Amazon has recently announced support for Bluetooth Low Energy in Amazon FreeRTOS. Amazon FreeRTOS is an IoT operating system for microcontrollers. Support for Bluetooth LE allows you to see Bluetooth devices and extract sensor data. Amazon’s implementation also allows you to subscribe to MQTT topics over Bluetooth Low Energy through an iOS or Android mobile device.
There’s an example how to Perform OTA Updates on Espressif ESP32 using Amazon FreeRTOS Bluetooth Low Energy. It shows how to connect Amazon FreeRTOS devices using Bluetooth Low Energy to AWS IoT Core via Android and iOS devices.
Bluetooth iBeacons are increasingly being used with fleet tracking. An example is Geotab who claim to be:
“World’s leading connected vehicle company, helping businesses leverage data to better manage and track their fleet”.
GeoTab has IoX extensions that extend the capabilities of their system.
One such extension is IOX-BT which monitors beacons attached to tools and equipment. This allows the system to be used to improve asset utilisation, reduce misplaced equipment, boost productivity, reduce operational costs and improve on-time delivery.
One of our clients Chime Software Limited, part of Wren Construction, is offering a Time and Attendance Tracking systems for the building construction industry. It’s a mobile and desktop solution allowing teams to easily collaborate.
The clock in and clock out uses iBeacons. It’s possible to view and authorise timesheets either from your desktop or mobile phone. It’s also possible to take textual and photographic notes for sharing across a team or project.
There’s a new insightful article at IHS Markit on Convergence of Wireless IoT Connectivity where it’s said that it’s unlikely that wireless IoT connectivity will be dominated by a one protocol or standard. While that might seem obvious, what’s less obvious is that, increasingly, multiple protocols are being used for IoT solutions.
The article observes:
“Almost all major chipset vendors such as Qualcomm, Cypress, Texas Instruments and Redpine Signals are offering wireless ICs with multi-protocol wireless connectivity allowing interoperability between wireless protocol and standards”
“It is most likely that these connectivity standards will increasingly work together to complement each other meeting the demands of IoT.”
Our SensorLoRa™ is one such solution, that combines the best of Bluetooth and LoRa.
The latter part of the article explains how, when there’s a problem in a smart factory, it can have large affects. The onus is on technology that can predict problems before they cause downtime. This leads to questions where the data processing should be the observations that:
“In the long-run, pushing everything to the cloud doesn’t work from a cost point of view.”
“Once you aggregate and compress the data, for example, to ‘max,’ ‘min,’ ‘outliers,’ ‘average’ and stuff like that, you lose the ability to run data science”
After our post on SensorLoRa™, a few people asked us specifically about LoRa™ and LoRaWAN® in the United Kingdom. First we should point out that SensorLoRa™ uses LoRa™ and not LoRaWAN®. LoRa™ is the patented digital wireless data communication technology protocol while LoRaWAN® is a higher level communication protocol that runs on top of LoRa™ that provides extra features.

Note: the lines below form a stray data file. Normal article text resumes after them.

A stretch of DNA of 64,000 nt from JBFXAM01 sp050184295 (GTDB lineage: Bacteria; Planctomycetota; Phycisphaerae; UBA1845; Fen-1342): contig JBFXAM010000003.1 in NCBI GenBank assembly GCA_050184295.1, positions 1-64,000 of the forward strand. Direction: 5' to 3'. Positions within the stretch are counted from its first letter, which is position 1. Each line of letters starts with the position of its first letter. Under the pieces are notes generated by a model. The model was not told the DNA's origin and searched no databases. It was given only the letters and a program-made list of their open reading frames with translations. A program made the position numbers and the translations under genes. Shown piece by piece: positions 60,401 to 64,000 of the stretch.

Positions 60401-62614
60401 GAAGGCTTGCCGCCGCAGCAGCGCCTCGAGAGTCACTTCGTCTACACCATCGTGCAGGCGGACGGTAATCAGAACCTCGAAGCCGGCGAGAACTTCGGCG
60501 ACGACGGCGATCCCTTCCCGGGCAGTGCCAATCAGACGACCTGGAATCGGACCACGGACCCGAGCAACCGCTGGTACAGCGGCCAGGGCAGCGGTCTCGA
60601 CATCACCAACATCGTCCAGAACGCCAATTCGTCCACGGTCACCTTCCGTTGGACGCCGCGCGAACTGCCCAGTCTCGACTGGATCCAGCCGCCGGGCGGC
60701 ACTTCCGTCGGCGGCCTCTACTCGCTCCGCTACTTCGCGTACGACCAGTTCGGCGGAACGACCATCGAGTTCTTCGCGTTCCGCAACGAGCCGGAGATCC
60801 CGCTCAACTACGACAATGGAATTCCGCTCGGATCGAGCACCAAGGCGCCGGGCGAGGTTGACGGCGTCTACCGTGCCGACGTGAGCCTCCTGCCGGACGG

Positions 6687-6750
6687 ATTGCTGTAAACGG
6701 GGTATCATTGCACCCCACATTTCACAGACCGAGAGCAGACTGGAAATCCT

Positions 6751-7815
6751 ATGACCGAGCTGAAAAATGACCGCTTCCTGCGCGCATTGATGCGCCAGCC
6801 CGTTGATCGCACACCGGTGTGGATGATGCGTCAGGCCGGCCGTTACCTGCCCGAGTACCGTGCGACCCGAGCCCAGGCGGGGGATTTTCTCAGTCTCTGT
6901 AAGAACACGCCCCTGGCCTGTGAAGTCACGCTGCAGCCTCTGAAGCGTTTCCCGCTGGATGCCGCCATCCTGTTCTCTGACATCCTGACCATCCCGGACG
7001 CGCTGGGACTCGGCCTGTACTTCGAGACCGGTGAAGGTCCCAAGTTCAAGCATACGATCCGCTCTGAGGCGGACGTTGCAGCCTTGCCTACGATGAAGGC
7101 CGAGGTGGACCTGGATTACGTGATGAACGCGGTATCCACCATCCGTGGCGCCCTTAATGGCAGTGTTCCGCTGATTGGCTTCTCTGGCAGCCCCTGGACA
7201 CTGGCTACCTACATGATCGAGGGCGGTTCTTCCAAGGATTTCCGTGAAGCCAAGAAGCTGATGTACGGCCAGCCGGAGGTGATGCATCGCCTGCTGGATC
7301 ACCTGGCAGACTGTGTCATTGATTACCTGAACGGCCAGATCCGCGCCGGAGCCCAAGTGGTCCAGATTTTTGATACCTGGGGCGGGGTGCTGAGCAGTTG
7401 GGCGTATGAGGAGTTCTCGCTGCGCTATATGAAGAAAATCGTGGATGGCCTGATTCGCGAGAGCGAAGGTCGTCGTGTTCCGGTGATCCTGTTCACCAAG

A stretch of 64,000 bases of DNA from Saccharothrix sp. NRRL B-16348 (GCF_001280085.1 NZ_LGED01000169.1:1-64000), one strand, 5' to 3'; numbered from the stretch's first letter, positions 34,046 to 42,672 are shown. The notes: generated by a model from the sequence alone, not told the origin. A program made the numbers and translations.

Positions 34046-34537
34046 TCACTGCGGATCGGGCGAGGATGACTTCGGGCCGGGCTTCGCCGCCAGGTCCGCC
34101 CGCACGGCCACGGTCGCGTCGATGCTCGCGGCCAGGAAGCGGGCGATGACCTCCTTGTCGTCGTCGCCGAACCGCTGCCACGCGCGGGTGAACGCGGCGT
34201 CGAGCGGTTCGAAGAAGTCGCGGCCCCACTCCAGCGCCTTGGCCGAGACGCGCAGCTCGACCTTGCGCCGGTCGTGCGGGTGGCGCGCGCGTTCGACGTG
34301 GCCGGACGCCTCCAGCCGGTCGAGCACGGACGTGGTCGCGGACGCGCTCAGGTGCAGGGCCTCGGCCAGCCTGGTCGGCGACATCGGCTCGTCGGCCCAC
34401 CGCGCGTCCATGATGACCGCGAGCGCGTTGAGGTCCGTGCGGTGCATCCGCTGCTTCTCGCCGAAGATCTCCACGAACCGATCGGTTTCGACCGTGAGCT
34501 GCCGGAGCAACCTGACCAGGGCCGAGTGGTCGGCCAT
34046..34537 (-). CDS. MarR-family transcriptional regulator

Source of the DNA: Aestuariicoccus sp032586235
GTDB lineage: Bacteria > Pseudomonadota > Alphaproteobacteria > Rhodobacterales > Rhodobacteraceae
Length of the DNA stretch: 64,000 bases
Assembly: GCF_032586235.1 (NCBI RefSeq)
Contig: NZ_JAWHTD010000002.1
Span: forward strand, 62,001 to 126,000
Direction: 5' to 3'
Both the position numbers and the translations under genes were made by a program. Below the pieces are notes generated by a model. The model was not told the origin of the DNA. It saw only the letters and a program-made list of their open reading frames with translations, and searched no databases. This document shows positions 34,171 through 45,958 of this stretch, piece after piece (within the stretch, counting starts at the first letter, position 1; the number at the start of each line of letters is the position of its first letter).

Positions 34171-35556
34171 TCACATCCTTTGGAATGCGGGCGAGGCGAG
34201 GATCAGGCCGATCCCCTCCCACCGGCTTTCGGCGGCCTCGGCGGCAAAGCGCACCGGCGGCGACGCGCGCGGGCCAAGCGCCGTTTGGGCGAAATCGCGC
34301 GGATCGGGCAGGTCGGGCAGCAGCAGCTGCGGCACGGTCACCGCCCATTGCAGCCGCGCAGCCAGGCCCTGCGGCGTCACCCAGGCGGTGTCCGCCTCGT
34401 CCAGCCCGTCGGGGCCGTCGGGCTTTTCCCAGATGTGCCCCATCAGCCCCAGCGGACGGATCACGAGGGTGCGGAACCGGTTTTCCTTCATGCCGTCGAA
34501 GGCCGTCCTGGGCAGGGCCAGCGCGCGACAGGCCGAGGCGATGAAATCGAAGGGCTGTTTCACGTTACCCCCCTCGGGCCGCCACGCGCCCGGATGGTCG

Both LoRa™ and LoRaWAN® use the 868Mhz radio frequency that is license exempt in the UK. This doesn’t mean you can use this frequency as you like. There is set a set of rules defined by EU ETSI EN300.220 (pdf) the most pertinent of which is the duty cycle that defines for how long a transmitter can transmit.
LoRaWAN® imposes extra rules and a more onerous usage policy on top of than that required by the EU rules and also requires the use of a LoRaWAN® server. In the UK, LoRaWAN® is usually synonymous with The Things Network although you can, for a fee, run your own LoRaWAN® Things Network.
For SensorLoRa™ we don’t need the extra facilities provided by LoRaWAN®. We just need point to point communication. Our customers also usually don’t like shared servers. Hence, we only use LoRa™ rather than LoRaWAN® thus providing a private, separate, minimal network with no fees that’s only constrained by duty cycle for LoRa™. This doesn’t preclude us using LoRaWAN® for custom solutions, it’s that in most cases it isn’t needed.
While the article explains the use of Bluetooth mesh in the context of lighting, many of the concepts are equally as applicable in other applications of mesh. The article covers robustness, interference immunity, low energy, scalability, antennas and security.
Shiny is a Xamarin framework (iOS, Android and UWP) library for backgrounding and device hardware services that has recently added support for beacons. The library has recently been updated to support beacon ranging and monitoring.
SEAtS Software, a student attendance monitoring solution has a new article that takes a look at options for implementing student attendance monitoring. It compares using iBeacons, mag stripe card readers, GPS, WiFi and QR codes.
The article concludes that iBeacons are best because they are easy to install, provide the best accuracy, are affordable, easy to use and reduce administration time.